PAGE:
The franking meters 101, 102 . . . 10n are of the same construction and operate in the same manner. Accordingly only one franking meter 101 will be described in detail. The franking meter 101 comprises a secure housing within which electronic accounting and control circuits are located. The electronic circuits include a micro-processor 15 operating under the control of software routines stored in a read only program memory (ROM) 16 to carry out accounting and control functions of the meter. The meter is provided with a keyboard 17 which has numeric keys and control keys for entry, by a user of the meter, of data and control signals respectively to the micro-processor 15 and a display 18 for display of data and machine status signals to the user. Non-volatile memories 19 and 20 are provided for storing accounting data relating to usage of the meter in carrying out franking operations. A random access memory (RAM) 21 is provided as a working store for the micro-processor. The memories 19, 20 each provide a credit register for value of credit remaining available for use in franking, a tote register for accumulated value of franking carried out by the meter, an items register for the number of items franked by the meter and a high items register for the number of items franked by the meter with a value of postage charge above a predetermined value. Each register is duplicated within each of the memories. Thus each item of accounting data is stored in four registers thereby ensuring that, in the event of an error in operation of the memories or the accounting circuits, integrity of the accounting data stored in the meter can be checked and if an error is detected the correct accounting data can be restored. In each franking operation, the credit registers are each decremented by the value of the postage charge, the tote registers are incremented by the value of postage charge and the item count is incremented by one. In addition, if the mail item is franked with a postage value in excess of a predetermined value, the high items count is incremented by one. Prior to carrying out each franking operation, the micro-processor reads the credit value in the credit registers to ensure that the credit value is higher than a predetermined value and that the credit value is sufficient for the postage charge of the intended franking. If the credit value is less than the predetermined value, the meter locks and cannot be used for further franking until the credit register has been reset with additional credit. A non-volatile memory 27 is provided for storing data utilised in remote resetting of the franking meter. Such data includes permanent data such as meter identification data comprising a meter licence number and the telephone number of the remote resetting centre 13 with which the meter communicates to effect resetting of the credit register of the meter.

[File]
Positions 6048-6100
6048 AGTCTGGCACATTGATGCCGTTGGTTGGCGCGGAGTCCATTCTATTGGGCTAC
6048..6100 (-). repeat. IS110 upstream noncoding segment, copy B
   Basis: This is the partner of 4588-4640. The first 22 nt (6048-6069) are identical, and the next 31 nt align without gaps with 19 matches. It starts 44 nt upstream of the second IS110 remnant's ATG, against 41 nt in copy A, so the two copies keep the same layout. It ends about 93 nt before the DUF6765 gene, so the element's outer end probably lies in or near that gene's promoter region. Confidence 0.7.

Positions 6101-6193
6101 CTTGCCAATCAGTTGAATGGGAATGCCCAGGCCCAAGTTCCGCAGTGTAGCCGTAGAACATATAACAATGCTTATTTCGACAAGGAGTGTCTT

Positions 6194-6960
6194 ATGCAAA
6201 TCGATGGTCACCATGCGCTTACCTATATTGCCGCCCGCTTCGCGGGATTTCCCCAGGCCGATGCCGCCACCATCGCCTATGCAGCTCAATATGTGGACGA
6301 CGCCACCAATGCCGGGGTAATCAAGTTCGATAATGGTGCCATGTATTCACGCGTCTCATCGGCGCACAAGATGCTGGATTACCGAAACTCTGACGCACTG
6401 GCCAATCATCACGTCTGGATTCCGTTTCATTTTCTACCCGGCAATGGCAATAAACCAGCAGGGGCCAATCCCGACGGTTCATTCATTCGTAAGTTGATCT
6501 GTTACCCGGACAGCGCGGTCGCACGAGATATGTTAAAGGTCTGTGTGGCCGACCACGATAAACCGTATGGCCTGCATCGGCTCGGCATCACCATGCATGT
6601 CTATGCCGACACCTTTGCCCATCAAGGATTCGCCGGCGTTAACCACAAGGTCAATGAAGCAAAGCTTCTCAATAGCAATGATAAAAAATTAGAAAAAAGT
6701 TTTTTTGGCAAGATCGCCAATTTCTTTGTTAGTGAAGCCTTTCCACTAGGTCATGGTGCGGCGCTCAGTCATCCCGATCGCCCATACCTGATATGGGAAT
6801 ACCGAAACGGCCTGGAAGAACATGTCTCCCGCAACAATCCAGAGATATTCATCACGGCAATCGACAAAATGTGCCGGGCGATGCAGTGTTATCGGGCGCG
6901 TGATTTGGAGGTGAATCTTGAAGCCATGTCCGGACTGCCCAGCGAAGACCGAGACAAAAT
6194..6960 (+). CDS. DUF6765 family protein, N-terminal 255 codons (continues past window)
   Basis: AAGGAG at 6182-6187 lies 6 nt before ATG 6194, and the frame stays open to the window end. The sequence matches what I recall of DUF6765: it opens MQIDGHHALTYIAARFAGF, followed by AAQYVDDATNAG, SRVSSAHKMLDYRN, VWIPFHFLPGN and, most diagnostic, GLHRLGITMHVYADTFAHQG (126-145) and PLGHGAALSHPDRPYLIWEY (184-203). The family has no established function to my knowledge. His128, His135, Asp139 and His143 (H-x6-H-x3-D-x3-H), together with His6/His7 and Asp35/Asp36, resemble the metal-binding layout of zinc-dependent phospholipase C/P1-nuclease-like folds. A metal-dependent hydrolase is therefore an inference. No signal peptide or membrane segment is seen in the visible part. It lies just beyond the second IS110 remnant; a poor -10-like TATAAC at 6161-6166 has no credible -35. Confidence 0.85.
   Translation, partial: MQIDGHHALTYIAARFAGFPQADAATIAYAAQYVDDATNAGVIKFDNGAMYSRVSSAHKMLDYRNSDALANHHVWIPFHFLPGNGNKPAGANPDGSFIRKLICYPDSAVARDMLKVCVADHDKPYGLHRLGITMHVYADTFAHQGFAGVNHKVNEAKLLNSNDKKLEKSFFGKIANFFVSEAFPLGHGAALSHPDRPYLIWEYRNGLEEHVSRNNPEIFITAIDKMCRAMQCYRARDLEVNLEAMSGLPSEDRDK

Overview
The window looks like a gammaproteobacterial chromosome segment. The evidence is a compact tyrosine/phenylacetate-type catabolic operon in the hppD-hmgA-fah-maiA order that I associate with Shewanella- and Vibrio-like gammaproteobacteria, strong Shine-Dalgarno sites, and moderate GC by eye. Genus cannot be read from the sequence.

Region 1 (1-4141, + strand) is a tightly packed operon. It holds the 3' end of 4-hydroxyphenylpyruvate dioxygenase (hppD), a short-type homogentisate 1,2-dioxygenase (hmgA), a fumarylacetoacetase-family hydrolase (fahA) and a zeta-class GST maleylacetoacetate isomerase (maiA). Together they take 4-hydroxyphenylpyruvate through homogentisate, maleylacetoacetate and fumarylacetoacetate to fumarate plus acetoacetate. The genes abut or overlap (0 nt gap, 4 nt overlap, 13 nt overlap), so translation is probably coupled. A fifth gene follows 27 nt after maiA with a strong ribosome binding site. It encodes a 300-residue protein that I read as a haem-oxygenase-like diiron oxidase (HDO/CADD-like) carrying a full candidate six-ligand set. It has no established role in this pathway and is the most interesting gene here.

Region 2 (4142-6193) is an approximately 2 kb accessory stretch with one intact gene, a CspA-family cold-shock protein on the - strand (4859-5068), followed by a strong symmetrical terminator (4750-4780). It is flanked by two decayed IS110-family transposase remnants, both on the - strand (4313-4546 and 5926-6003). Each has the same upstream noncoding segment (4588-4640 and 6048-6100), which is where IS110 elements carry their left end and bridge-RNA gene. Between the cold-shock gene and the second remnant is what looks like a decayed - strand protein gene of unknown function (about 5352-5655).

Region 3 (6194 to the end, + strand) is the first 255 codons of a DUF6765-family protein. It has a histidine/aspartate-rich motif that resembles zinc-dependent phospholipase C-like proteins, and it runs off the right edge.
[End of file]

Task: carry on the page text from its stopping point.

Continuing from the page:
Resetting of the meter with additional credit is effected by means of inter-acting routines effected by the franking meter and the remote resetting terminal 13 via communication over the telephone network 12. Generally such resetting routines will be initiated by a user at the location of the franking meter. In order to enable the meter to communicate via the telephone network, an input/output interface circuit 22 is connected between input/output ports of the micro-processor 16 and the modem 111. The modem 111 may be an external unit, as illustrated in the drawing, connected to the meter by plug and socket connection or may be located internally of the meter housing with a plug and socket connection to the telephone network. The meter may be provided with an auto-dialling routine whereby the meter reads the telephone number allocated to the remote terminal stored in the non-volatile memory 27 of the meter and transmits dial pulses, or tones, corresponding to the telephone number. If such auto-dialling is not provided, a telephone handset 23 is connected in parallel with the modem to enable a user wishing to cause communication of the franking meter with the remote terminal to monitor the progress of the telephone call and to dial the appropriate telephone number. It will be appreciated that if the telephone network operates digitally, the modems are not required and the franking machine 10 and the remote terminal 13 are connected directly to the telephone network 12. The franking meter includes a printer 24 controlled by the microprocessor 15 to print franking impressions on mail items. The franking impressions contains a value of postage selected by a user by keying in the selected value on the keyboard 17.